Hannibal Regional Blog

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Our blog offers content about healthcare, healthy living and the culture at Hannibal Regional.


Beyond Weight Loss

The power of food is infinite. I love when people ask me for nutrition advice, because talking about nutrition is truly my passion. I believe that what we put in our body is the force behind everything that takes place within our body. Nutrition is a challenging topic, with continuously changing research, media hype, poorly written nutrition claims and more confusion than the average person can keep up with. It is easy to get lost in the world of nutrition. “What not to eat?” “What diet to follow?” “When and how to eat?” However, what most people lose sight of is the power that food has to offer, the good that food does for our body and that food can actually improve our mental and physical well-being. As you can imagine, the number one reason that people ask me for nutrition advice, is because they have a goal in mind. That shared goal, is often weight loss. Rather than weight loss being the driver for our food choices, let’s make food choices for a reason OTHER than weight loss.  Eating healthy has far more benefits than decreasing the number on the scale, or going down a pant size. Filling up on the right foods have been shown to provide feel-better benefits and improving overall well-being. Benefits of a healthy diet range from improved heart and brain health, to a higher chance of being successful at work!  Below are ten reasons to eat healthy - other than weight loss.

It makes you happy
Fast food and pastries that are high in trans fat and sugar can throw off your brain’s levels of mood-regulating chemicals to spur symptoms of depression. Research consistently shows that health-promoting nutrients—such as omega 3's from fatty fish, and vitamin D in dairy - can boost your mood and combat depression.

It Makes You Smarter
Research from the Rush Institute for Healthy Aging shows that eating a diet high in saturated and trans fats from fried and processed foods reduces your cognitive abilities. Meanwhile, high intakes of omega 3's from foods like fish, walnuts, and avocados improves brain function.

Improves your activity level
Food is fuel. Every one of your dietary decisions throughout the day impacts your exercise performance, as well as your productivity at work and other life decisions you make throughout the day. Consistently getting the hydration, and vitamins/minerals from nutrient dense foods you need, keeps your body primed and ready to work its best. 

It Scores You Better Sleep
Getting a good night’s sleep will not only help you make good food choices, but good food choices also help you sleep more soundly through the night.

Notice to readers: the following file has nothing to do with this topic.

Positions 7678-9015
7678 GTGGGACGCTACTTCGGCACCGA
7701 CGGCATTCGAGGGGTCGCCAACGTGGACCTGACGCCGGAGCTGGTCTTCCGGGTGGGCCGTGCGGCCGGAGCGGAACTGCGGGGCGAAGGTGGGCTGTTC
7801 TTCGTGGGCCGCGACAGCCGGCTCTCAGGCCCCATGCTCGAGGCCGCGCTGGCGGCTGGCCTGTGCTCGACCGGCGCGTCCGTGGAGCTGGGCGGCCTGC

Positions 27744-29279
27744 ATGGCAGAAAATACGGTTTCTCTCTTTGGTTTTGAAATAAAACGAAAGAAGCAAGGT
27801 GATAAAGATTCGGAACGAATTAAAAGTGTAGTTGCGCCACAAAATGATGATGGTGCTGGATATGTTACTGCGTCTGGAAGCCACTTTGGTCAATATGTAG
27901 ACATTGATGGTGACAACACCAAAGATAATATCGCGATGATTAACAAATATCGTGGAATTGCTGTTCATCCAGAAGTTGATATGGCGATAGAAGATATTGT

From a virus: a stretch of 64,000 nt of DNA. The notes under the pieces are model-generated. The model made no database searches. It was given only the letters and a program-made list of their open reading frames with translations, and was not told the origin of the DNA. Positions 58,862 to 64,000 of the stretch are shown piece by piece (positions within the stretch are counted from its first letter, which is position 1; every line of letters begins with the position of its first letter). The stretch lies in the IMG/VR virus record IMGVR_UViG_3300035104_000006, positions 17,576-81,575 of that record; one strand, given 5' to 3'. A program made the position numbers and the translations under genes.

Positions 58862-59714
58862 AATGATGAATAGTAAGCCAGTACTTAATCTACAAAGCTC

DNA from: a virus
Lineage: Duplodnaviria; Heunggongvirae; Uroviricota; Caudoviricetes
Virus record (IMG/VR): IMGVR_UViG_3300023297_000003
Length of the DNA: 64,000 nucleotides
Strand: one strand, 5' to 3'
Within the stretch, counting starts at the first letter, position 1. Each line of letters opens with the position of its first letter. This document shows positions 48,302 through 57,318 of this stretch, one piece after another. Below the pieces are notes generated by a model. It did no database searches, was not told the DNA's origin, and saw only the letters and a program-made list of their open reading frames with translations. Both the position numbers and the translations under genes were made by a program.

It Slashes Stress
Food choices have a huge influence on the level of neurotransmitters such as serotonin and dopamine as well as your levels of stress-inducing hormones such as cortisol and adrenaline. Foods high in antioxidants such as dark chocolate, and deeply colored fruits and vegetables help reduce stress related hormones.

Healthy Skin
Staying hydrated, choosing foods with omega-3 fats, and eating more fruits and vegetables can help the body fight dry skin in the winter. Fish is the best source of omega-3 fats, but plant foods such as flax, chia and hemp seeds and walnuts also are good sources

Fight Inflammation
Inflammation is linked to everything from stress and brain fog to heart disease and cancer. According to research published in The American Journal of Clinical Nutrition, people who eat whole grains over refined ones cut their levels of C-reactive protein—a key indicator of inflammation—by 38 percent.

Boost Immunity
Consuming yogurt and other fermented foods containing probiotics, along with complex carbs (whole grains) can strengthen your immune system to reduce your likelihood of infections. (Current Topics in Microbiology and Immunology)

Heart Health
Women are more likely to die from heart disease than from anything else. Luckily, all weight loss aside, eating right can help cut your risk. For instance, one New England Journal of Medicine study found that people who eat about a handful of nuts every day were 29 percent less likely to die from heart disease.

It Prevents Osteoporosis
Strong diet = strong bones. Apart from getting adequate dairy, the National Osteoporosis Foundation recommends consuming fish, fruits, and veggies. It also states that getting your sodium intake into a healthy range (a.k.a. nixing processed foods) can help ward off osteoporosis.

Blog post provided by:
Katie Foster, RDN, LD
Clinical Registered Dietitian

 


All Types of Olive Oil Benefit Heart Health

Research shows that all types of olive oil – from extra virgin to extra light tasting – can reduce the risk of heart disease. That's because all types are equal in heart-healthy fatty acids. This is good news for people who want the heart benefits of olive oil but prefer a milder flavor or lower price. Try this loaded Mediterranean humus drizzled with olive oil for a snack, meal or party pleaser.

Loaded Mediterranean Hummus

Ingredients

  • 2 cups original hummus
  • 1 tbsp olive oil
  • 1 tsp paprika
  • 1/4 cup red bell pepper diced
  • 1/4 cup yellow bell pepper diced
  • 1/4 cup green or orange bell pepper diced
  • 1 cup black olives sliced
  • 2 tbsp pine nuts
  • 1/4 cup feta cheese crumbled